Detective Comics #495: The Crime Doctor story by Fleisher and Newton continues, picking up with Thorne realizing that Batman is Bruce Wayne. Batman gets knocked out by one of the thugs, but Thorne keeps them from killing him because "he's still a doctor." The cops are on the way, so they all run out, leaving Batman to wake up and rescue a doctor before a bomb goes off. Later, the thugs fill in crime boss Sterling Silversmith that the Crime Doctor may know Batman's identity and Sterling decides to have a chat with the doctor. Thorne is in disguise and trying to get out of the country, but gives himself away when he can't help but save a woman's life. Silversmith forces Thorne to drink some mercury ("quicksilver"--it's thematic!) and won't get him to a hospital if he doesn't give up Batman's identity. Thorne won't break confidentiality. Batman shows up to save him, but not before Thorne's mind is completely destroyed by mercury poisoning. A good, solid story.

The "Tales of Gotham" feature by Rozakis and Spiegle has a numbers runner desperate to get his mattress full of money out of a burning building. It's sort of clever, but I wonder who the audience was for this sort of thing? Burkett and Delbo continue the adventures of Batgirl, or the "Darknight Damsel" as this story puts it. This storyline isn't bad, but it suffers a bit by comparison to the better stories around it, which include the DeMatteis/Forton Black Lightning yarn. "Animals" has Black Lightning trying to resolve a hostage situation with a teen gang within the school without any of the gang members loosing their lives. It's 70s heavy handed, sure, regarding life in the ghetto and how it shapes youth, but it works pretty well. In the last story, Robin takes down a drug ring that is shipping the drugs to the campus under the guise of being an academic book publisher in Gotham. I bet the pricing was ridiculous.

Green Lantern #133: Wolfman and Staton get Carol and Hal back together around their mutual desire to not see Ferris Aircraft go under after several mysterious plane crashes. Things are complicated by Dr. Polaris whisking Green Lantern to the North Pole to try and kill him. Based on the trouble Polaris gives GL and the dialogue about the ring's power and magnetism, Magneto would be a deadlier foe for Jordan than Sinestro! The backup story by Laurie Sutton and Rodin Rodriguez has Adam Strange and friends fighting to save Ranagar from Kaskor the Mad. There's a lot of action, but it still feels kind of dull.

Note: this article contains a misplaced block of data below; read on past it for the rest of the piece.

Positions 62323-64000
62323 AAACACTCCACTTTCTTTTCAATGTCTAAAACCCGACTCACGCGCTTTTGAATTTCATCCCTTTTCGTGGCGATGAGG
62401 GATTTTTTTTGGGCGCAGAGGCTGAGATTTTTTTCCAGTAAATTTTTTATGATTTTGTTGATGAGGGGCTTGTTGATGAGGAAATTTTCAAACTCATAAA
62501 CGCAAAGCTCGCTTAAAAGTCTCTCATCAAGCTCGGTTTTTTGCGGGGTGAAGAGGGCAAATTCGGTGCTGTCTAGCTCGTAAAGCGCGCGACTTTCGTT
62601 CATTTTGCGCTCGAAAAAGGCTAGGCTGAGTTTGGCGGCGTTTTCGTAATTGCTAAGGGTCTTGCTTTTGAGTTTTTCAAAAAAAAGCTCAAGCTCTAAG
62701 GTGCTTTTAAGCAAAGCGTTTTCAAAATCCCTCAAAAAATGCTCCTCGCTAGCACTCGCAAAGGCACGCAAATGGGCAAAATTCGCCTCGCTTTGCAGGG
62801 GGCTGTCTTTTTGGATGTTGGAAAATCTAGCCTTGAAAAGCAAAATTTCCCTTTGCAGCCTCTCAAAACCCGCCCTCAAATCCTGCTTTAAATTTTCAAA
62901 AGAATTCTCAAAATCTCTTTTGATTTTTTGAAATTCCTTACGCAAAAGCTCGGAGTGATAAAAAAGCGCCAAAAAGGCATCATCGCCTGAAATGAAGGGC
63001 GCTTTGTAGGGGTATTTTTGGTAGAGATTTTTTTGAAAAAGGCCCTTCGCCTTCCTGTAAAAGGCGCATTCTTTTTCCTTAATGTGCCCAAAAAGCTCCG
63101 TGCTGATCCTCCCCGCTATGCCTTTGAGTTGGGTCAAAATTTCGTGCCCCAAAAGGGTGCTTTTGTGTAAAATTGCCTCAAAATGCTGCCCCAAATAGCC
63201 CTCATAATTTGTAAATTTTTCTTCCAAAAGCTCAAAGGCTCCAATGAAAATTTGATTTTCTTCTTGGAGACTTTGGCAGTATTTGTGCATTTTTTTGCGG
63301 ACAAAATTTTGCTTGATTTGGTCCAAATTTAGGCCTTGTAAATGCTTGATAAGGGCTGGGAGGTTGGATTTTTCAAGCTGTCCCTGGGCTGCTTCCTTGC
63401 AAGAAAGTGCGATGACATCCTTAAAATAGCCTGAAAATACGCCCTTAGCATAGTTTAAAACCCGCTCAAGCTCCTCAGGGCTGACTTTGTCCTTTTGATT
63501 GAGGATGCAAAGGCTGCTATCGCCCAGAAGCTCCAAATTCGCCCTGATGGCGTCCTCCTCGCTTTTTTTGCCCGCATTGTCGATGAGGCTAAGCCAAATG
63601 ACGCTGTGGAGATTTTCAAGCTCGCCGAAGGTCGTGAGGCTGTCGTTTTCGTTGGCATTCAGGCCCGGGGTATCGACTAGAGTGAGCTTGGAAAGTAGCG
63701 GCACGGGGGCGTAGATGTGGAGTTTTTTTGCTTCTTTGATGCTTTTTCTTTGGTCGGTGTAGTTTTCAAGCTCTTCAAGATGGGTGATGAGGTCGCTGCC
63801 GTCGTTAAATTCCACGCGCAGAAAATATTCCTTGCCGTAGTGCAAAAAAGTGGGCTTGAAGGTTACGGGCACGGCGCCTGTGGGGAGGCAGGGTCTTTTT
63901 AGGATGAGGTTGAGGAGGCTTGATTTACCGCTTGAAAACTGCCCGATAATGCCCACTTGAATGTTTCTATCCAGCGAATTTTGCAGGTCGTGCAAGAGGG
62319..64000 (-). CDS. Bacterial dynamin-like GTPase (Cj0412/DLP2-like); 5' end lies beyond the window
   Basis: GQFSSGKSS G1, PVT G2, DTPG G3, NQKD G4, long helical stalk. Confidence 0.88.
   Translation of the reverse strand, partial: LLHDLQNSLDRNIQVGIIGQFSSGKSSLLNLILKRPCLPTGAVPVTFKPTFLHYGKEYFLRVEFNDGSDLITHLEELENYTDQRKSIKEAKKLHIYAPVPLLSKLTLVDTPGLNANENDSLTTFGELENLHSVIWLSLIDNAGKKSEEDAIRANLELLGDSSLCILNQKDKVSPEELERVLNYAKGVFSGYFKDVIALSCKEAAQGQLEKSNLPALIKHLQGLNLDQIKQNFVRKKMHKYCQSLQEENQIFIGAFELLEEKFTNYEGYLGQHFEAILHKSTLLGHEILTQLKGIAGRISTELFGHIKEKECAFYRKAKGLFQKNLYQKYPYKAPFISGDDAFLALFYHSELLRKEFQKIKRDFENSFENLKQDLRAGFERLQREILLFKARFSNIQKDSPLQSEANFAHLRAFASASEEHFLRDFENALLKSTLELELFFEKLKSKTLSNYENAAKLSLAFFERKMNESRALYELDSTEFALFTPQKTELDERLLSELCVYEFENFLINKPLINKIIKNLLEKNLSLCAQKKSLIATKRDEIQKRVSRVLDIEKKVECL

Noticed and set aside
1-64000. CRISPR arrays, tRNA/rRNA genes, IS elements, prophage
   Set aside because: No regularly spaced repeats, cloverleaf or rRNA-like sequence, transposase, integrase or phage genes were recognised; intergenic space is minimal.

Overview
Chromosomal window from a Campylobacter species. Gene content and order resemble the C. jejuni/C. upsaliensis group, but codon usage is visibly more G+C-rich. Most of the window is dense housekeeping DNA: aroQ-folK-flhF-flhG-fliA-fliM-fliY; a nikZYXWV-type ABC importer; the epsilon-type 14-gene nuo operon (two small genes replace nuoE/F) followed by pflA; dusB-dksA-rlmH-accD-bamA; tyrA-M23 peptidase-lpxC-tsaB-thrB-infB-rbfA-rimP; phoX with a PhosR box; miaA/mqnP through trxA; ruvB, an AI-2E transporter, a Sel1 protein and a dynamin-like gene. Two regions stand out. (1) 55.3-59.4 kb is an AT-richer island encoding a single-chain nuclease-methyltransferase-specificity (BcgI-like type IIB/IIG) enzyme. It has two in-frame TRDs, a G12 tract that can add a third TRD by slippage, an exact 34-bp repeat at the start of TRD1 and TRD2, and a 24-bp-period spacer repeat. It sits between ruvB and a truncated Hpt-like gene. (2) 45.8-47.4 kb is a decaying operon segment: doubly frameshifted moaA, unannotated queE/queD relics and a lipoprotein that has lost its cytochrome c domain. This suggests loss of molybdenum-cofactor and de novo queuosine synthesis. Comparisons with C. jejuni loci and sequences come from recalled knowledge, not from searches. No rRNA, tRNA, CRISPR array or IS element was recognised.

House of Mystery #285: Great cover on this one courtesy of Joe Kubert. I don't think any of the stories live up to it. The cover story by Wessler and Henson (in that it has a clown, otherwise it's unrelated) is sort of a Murder on the Orient Express riff set in a circus where the clown arrested for stabbing the lousy circus owner was actually the only member of the circus that couldn't have killed him because she stabbed him after he was dead at the others' hands! Kupperberg's and Cruz's "Cold Storage" has a soldier freaking out due to isolation in the arctic and committing murder, only to wind up infected by a deadly disease careered by a quarantined astronaut that will keep him isolated and in the extreme cold. Barr and Patricio deliver a tale of an overzealous vampire hunter who, after the accidentally murder of a boy just pretending to be a vampire, has a curse put on him by the child's mother. It causes him to develop a phobia that leads to his death when it manifests at a crucial moment: a fear of pointed objects.  Barr takes another swing, this time with Garcia, in a slightly better story of a robber and who plays his boombox at an annoying volume. The music allows the woman he injured in a jewelry store robbery to guess his identity. The woman's husband ultimately traps him in a basement under debris--and turns up his radio so that no one can hear his cries for help.

1 comment:

bombasticus said...

Always great.

Anticipating the footsteps of Crisis approaching is super interesting . . . which writers signed on first, how was consensus manufactured that they were going to kill the entire multiverse model, who resisted or tried to ignore it and just keep writing funnybooks.

But that Action might be the real star of this pull list. Yeah, Morrison in a nonbinary mode would make big hay of Luthor's femme clone and forgotten true love. I guess she's technically still in the Zone somewhere. Maybe we imagine her happy.